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Breaking Trail and Grinding Gears: Local ultra runners, crust skiing and Chainbreaker results 

click to enlarge lift off time for ryan trebon at last week's webcyclery chainbreaker.
  • lift off time for ryan trebon at last week's webcyclery chainbreaker.
lift off time for ryan trebon at last week's webcyclery chainbreaker. McDonald Forest 50km

Several of Bend's ultrarunners made the trek over to Corvallis to run the McDonald Forest 50 km ultramarathon this past weekend. Runners braved an impressive 6400 feet of climbing. According to local Chris Askew, who finished in 23rd place out of 184 entrants, "The race course was a good mix of single track and logging roads with several nice climbs. Some of the climbs were run-able, some were not. A bluegrass band greeting us at the finish line was definitely a nice touch." The Bend contingency also included Joel Wirtz, who finished in 8th place in 4:37. Evelyn Dong and Darla Brader were the 1st and 2nd place women to finish in 4:38 (a new course record) and 5:04, respectively. Other strong Bend finishers included Aubrey Robbins, Jon and Karen Gnass, Colleen Moyer, Al and Nancy MacInnis, Lana Turner, Mark Pearson, and Dan and Kathy Harshburger. Good job to all of you!

Crust Cruising

Good afternoon skiers and snowboarders. This is Kevin with your 6 AM spring ski report. The entire Three Sisters Wilderness and beyond is groomed for skate skiing. Mother Nature has come through once again. Catching the spring crust cruising conditions just right is better than sliced bread. After individual snowflakes blanket the mountains in the spring, magic happens. The complex snowflake turns into a sphere when subjected to warm, sunny, spring days. These small spheres become larger spheres - over time - combining with neighboring spheres. During the day, the sphere's outer region melts and forms liquid water that percolates down through the snowpack. At night, provided the temperature drops below freezing, this liquid water freezes and connects multiple surrounding spheres creating a bond that 'locks' up the snowpack. Now instead of individual spheres, the snowpack is one single, tightly bound unit. Under the right conditions, the 'crust' is completely solid supporting the body weight of a hiker, skier, or snowshoer. A skate skier finding these perfect conditions, normally confined to a groomed track, can set themselves free from skiing circles and adventure out into the great beyond. Classic skiers and tourers love these conditions, too. The great beyond can be anywhere, including the Three Sisters Wilderness.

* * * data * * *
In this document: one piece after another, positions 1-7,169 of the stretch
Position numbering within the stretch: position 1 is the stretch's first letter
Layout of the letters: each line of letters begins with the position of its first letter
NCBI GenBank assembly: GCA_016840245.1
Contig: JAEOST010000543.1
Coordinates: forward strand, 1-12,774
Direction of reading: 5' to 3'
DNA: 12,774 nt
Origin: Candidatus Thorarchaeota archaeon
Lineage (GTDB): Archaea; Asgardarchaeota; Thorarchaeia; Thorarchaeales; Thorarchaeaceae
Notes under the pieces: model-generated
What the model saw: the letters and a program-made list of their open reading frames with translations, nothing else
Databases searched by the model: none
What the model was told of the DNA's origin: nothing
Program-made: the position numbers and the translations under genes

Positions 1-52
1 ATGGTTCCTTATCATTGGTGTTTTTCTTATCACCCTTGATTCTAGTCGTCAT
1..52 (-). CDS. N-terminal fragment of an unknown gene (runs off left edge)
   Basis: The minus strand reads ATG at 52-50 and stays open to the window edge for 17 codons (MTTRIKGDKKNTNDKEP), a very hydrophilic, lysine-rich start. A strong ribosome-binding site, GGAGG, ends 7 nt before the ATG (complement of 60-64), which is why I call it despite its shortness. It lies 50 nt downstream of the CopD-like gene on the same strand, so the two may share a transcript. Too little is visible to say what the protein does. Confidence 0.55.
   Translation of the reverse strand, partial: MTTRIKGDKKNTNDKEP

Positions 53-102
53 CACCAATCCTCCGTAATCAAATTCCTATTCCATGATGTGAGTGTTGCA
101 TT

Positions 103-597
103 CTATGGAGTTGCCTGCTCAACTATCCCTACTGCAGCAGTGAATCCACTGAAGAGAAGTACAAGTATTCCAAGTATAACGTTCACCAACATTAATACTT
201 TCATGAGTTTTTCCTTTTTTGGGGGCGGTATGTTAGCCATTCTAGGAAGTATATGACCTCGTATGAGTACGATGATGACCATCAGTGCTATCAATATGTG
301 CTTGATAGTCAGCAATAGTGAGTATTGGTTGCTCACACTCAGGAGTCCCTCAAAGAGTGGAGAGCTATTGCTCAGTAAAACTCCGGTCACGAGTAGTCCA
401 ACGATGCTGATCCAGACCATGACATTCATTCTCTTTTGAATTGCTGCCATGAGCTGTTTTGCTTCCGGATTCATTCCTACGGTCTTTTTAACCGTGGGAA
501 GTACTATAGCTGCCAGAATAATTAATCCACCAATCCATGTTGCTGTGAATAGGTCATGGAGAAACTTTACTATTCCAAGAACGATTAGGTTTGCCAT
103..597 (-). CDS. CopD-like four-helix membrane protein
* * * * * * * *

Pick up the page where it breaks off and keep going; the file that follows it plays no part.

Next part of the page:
There is more to know before setting out on a crust cruising adventure, however. If the temperature drops well below freezing the night before an outing, these bonds between the spheres will be more solid and last longer, supporting a skier later in the day. If the temperature does not drop below freezing, the bonds may not even form during the evening and the crust will be more like mush. Mush is much less fun to ski than crust. If the temperatures hover around freezing, weak bonds may form that will not last long into the day. (It's good to be home before this happens!) Knowing and paying attention to the conditions can make or break an enjoyable 'crust cruise'. In May, the crust cruising conditions are typically good between 8 am and 11 am, especially after a solid freeze. A clear night is usually an indicator of such a freeze. The most favorable conditions occur after early morning rays melt the connections of the top one to two centimeters of snow to hold the edge of the ski. It's then like skiing on butter. Give it a try, pay attention to the conditions, experiment, and the mile-wide smile will tell you when you find the 'goods'.

2008 WebCyclery ChainBreaker

The 2008 edition of the WebCyclery Cascade ChainBreaker MTB Race, drew more than 270 racers on Mothers Day. The race, which is held on the Cascade Timberlands property just above Shevlin Park, gives competitors a chance to ride some otherwise inaccessible trails.

Ryan Trebon (Team Kona) took top honors in the Pro Men's race with a single-speed riding Carl Decker (Team Giant), and Barry Wicks (Ryan's Kona teammate) landing on the other two podium steps. Barry even had his Mom cheering him on. She looks just like him, but not nearly as tall.

Sue Butler nabbed the top spot in the Pro Women's race. She took the race by just 4 seconds, and won on the 5th anniversary of her first mountain bike race. (Five years ago Sue raced in, and won, her very first race in the beginners class of the 2004 Cascade Chainbreaker.)

The Single Speed race saw some close competition and was won by a fiercely motivated John Rollert (Team

Full race results can be viewed at (Henry Abel)


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